There was something so special about Jackie Kennedy Onassis that 20 years later we still mourn her early death. On May 23, 1994, Onassis - one of our most celebrated first ladies - was buried in Arlington National Cemetery next to her first husband, President John Kennedy, their stillborn daughter and their son Patrick, who died two days after his birth in 1963.
The flood of upcoming TV specials commemorating the 50th anniversary of John F. Kennedy's assassination threatens to be a little redundant: Conspiracy theories aside, we probably know about as much as we'll ever get to know about that awful November day.
Get ready. For the next five months, those of us of a certain age will be returned to the Friday afternoon in 1963 when we heard the most shocking news of our young lives. The president had been shot. We'll tell each other stories about where we were, what we felt and how it changed our world.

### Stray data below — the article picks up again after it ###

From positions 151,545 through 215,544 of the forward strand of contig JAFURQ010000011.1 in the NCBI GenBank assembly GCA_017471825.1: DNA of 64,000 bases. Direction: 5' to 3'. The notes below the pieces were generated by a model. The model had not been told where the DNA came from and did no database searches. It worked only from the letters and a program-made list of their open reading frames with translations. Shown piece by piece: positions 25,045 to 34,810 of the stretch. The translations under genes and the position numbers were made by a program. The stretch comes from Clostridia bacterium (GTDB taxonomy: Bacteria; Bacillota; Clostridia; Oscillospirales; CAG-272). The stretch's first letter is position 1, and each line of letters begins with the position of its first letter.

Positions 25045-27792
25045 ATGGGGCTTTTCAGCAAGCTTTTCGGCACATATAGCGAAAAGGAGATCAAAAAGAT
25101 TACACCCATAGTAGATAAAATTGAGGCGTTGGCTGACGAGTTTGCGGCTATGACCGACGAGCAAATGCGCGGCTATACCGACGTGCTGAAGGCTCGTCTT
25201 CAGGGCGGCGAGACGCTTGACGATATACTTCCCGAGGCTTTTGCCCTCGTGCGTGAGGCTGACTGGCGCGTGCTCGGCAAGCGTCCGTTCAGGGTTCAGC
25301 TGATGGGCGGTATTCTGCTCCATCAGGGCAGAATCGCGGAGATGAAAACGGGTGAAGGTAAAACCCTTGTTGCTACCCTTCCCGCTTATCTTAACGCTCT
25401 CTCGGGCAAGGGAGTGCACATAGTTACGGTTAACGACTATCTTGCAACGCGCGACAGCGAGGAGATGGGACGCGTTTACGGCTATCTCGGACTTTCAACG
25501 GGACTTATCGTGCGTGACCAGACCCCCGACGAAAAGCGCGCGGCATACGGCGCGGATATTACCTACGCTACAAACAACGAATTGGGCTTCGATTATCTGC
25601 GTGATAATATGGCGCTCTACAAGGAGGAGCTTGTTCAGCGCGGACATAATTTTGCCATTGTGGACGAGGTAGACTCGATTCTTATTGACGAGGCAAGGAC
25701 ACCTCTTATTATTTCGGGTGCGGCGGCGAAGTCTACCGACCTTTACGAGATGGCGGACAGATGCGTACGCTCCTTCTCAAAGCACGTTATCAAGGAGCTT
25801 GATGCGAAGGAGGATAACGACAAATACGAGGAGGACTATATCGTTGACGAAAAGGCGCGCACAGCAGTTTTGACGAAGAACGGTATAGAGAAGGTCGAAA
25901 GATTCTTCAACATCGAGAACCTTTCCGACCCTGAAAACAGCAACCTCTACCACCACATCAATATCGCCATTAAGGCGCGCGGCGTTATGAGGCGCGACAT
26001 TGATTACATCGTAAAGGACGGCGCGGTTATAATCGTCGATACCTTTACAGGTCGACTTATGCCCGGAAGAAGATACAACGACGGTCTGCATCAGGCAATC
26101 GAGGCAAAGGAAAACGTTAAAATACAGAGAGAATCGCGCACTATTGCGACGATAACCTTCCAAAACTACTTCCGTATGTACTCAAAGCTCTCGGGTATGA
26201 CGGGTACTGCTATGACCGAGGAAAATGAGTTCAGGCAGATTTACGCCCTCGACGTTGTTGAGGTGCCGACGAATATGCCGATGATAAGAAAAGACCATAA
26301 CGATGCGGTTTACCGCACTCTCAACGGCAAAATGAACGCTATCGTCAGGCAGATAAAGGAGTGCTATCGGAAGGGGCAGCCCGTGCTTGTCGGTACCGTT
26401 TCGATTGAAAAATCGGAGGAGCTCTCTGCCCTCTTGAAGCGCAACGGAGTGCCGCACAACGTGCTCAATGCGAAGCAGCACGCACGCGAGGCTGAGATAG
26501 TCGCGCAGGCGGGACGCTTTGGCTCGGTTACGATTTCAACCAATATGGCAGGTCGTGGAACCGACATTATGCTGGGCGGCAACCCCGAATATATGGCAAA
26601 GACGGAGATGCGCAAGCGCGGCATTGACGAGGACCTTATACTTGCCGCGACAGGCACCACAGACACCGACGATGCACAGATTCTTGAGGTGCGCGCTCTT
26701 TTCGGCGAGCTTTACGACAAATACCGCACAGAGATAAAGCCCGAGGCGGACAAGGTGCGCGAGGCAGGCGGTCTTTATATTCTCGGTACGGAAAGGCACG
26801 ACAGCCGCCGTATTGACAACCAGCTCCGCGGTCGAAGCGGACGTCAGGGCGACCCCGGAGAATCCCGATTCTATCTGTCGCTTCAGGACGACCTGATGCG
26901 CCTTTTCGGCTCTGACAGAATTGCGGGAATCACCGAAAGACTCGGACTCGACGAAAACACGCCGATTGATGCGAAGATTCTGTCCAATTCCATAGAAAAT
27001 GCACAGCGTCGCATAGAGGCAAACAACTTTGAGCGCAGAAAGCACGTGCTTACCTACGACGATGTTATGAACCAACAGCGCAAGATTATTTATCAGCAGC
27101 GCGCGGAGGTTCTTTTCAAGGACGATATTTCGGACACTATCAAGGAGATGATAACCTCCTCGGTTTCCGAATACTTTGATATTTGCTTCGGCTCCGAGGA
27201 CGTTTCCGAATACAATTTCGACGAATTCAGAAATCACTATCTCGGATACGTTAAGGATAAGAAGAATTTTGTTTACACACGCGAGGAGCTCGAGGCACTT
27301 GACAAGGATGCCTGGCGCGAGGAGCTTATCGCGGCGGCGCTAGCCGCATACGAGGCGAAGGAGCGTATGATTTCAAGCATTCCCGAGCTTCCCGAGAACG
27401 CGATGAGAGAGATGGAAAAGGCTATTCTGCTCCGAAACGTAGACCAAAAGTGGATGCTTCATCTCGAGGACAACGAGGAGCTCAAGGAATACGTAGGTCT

Back in 1961, the New York Times ran a lengthy article to mark the 34th birthday of a Manhattan hairdresser who had already reached such a level of renown that the paper dispensed with its traditional practice of referring to a news subject by his surname and the title "Mr." Instead, it simply referred to him as "Kenneth," and proclaimed, lyrically, that "being besieged by a bevy of beautiful women is all in the line of business for one young man."
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